CDC PRA test was performed before transplant in all patients with sera collected every 3 months while in waiting list, using total peripheral blood lymphocytes collected from a HLA-typed representative donor population. It was considered positive if cell lyses remained present after dithiothreitol (DTT) treatment, identifying only IgG anti-HLA isotypes positive cases.
Pre- and posttransplant anti-HLA IgG antibodies were tested by multiplex microsphere based flow cytometry (Luminex Technology, LABScreen Mixed kit, OneLambda, Canoga Park, CA). Color-coded microspheres, coated with the major HLA class I and II antigens, were incubated with the serum for 30 min at room temperature in the dark. After three washes the samples were incubated with 100 μL of 1 : 100 phycoerythrin-conjugated goat antihuman IgG (One Lambda Inc.). Finally, after two washes, the fluorescent signal intensity for each microsphere was measured using LABScan 100 Flow analyzer (One Lambda Inc.). The cutoff for positive samples was the normalized background (NBG) ratio recommended by the manufacturer and performed by the HLA fusion software (One Lambda).
In deceased donor recipients, no flow cytometry crossmatch was performed since patients had a CDC PRA = 0% and no detectable anti-HLA antibodies before transplant. Flow cytometric crossmatch was performed in living donor recipients as standard practice (all transplants were carried out with a negative T- and B-cell flow crossmatch).
2.3. Pretransplant Induction Protocol and Maintenance Immunosuppression
Induction therapy was used in 370 patients (90.7%), with 256 patients receiving an anti-IL-2 receptor monoclonal antibody (basiliximab, 20 mg twice at day 0 and 4) and 114 patients receiving polyclonal antithymocyte globulin (ATG Fresenius, 3 mg/kg for 5–7 days). Per protocol, kidney-pancreas recipients () received ATG for induction, with only 4 patients receiving basiliximab instead. ATG was used in kidney-only recipients at the clinician discretion, mainly due to a high number of HLA mismatches. All enrolled recipients had similar triple maintenance immunosuppression, consisting of oral tacrolimus (FK-506), mycophenolate mofetil (MMF), and methylprednisolone (MP)/prednisolone. FK-506 was started at the dose of 0.1–0.15 mg/kg/day, and the dose was adjusted to maintain a trough level of FK-506 in whole blood between 8 and 12 ng/mL during the first month postoperatively, between 7 and 10 ng/mL during 2-3 months after transplant and between 5 and 8 ng/mL thereafter. MMF was started at the dose of 2000 mg/day, with the dose decreasing to 1000–1500 mg/day during the first month postoperatively, depending on white blood cells count. Methylprednisolone was administered intravenously at doses of 500, 250, and 125 mg/day on the day of transplantation, on day 1-2 and day 3-4 after the operation, respectively. Oral prednisolone was started on day 5 after the operation at the dose of 20 mg, being then tapered to 5–10 mg/day within 2-3 months after transplant. Living donor recipients () were prescribed FK-506 and MMF 7 days before transplant.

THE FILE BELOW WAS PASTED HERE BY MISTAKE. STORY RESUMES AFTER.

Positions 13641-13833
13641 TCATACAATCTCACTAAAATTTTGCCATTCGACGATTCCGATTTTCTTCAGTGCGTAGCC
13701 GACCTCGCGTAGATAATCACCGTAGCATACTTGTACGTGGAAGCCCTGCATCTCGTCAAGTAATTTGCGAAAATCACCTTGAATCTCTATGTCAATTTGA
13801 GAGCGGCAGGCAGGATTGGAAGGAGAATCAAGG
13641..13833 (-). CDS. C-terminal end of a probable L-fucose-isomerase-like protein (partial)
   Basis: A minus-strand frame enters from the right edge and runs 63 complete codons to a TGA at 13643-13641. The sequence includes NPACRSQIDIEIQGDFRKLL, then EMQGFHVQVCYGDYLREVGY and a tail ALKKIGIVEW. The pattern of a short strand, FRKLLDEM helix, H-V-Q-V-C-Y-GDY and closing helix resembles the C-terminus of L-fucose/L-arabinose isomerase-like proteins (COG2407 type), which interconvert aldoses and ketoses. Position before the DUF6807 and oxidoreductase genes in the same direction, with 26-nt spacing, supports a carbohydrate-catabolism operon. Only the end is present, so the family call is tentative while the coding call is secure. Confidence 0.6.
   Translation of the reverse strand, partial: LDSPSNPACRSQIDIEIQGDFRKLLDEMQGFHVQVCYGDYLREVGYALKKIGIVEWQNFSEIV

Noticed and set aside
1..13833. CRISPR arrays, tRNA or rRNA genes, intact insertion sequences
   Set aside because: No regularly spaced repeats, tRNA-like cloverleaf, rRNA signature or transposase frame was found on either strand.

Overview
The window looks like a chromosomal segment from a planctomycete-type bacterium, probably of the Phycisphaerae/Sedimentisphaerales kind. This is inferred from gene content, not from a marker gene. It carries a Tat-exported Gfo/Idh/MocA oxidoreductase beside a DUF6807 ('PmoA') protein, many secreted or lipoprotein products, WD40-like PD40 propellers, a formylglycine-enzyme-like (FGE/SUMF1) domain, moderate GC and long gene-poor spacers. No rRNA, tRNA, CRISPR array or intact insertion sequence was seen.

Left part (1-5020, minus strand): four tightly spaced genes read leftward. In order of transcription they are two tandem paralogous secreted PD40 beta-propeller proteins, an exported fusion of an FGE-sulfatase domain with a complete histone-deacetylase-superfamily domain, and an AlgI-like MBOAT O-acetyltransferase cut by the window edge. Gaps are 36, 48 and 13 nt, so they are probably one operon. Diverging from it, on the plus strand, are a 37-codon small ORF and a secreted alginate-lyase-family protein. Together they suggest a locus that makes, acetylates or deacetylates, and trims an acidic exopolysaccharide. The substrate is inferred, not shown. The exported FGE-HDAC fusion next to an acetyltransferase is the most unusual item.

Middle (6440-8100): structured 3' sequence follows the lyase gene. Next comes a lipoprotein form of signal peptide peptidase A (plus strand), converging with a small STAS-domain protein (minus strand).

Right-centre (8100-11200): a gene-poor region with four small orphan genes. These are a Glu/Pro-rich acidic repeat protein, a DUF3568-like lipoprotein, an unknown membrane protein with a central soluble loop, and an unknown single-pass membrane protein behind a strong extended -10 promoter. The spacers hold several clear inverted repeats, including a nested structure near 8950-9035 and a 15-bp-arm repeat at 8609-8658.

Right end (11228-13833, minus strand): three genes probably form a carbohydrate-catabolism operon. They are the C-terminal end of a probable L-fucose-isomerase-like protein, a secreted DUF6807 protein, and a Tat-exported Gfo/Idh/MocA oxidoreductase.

2.4. Data Analysis and Outcomes
Data regarding recipient and donor characteristics and pre- and posttransplantation variables were collected retrospectively in all patients. Delayed graft function was defined as dialysis requirement in the first week after transplant. Estimated glomerular filtration rate (eGFR) was evaluated at 12 months after transplant in patients with a functioning graft at that moment (), using the 2006 MDRD equation. Graft survival was analyzed considering graft failure censored for death with a functioning graft.
2.5. Rejection Diagnosis and Treatment
Allograft rejection was defined as biopsy proven rejection (specimens were evaluated by light microscopy and immunofluorescence staining for C4d) and classified according to Banff classification as updated in 2007. Mild acute cellular rejection (ACR Banff grade I) was treated with pulse steroids (500 mg MP for 3 days) and increased maintenance immunosuppression. All other ACR episodes were treated with ATG. Antibody-mediated rejection (AMR) was also treated with pulse steroids and intravenous immunoglobulin 2 g/kg (maximum 140 g) divided in two doses associated with plasmapheresis (at least 3–5 sessions). Acute rejection episodes were further classified as steroid-sensitive rejections (ACR Banff grade I) or steroid-insensitive rejections (ACR Banff grade II and III and AMR).
2.6. Statistical Analysis
Continuous data was described using mean (standard deviation) or median (interquartile range) and categorical data was expressed as number (frequencies). Demographic, clinical, and immunological features and posttransplant anti-HLA antibodies status were compared using Pearson chi-square test or Fisher’s exact test for categorical data and Student’s -test or Mann-Whitney test for continuous data, as appropriate. Logistic regression analysis was used to determine significant associations between studied variables and 6-month presence of anti-HLA antibodies, using a multivariable model that included variables presenting in univariable analysis (ATG use, time on dialysis, kidney-pancreas graft, acute rejection type, recipient age, donor age, and ABDR mismatches) (data not shown). Graft survival curves were visualized using Kaplan-Meier method, with in-between groups comparison done by log-rank test. Univariable and multivariable Cox proportional hazards analysis was applied to assess independent predictors of censored graft failure; a multivariable model (including variables presenting in univariable analysis: ATG use, recipient age, donor age, delayed graft function, ABDR mismatches, and anti-HLA antibodies screen) was constructed to adjust for potential confounders.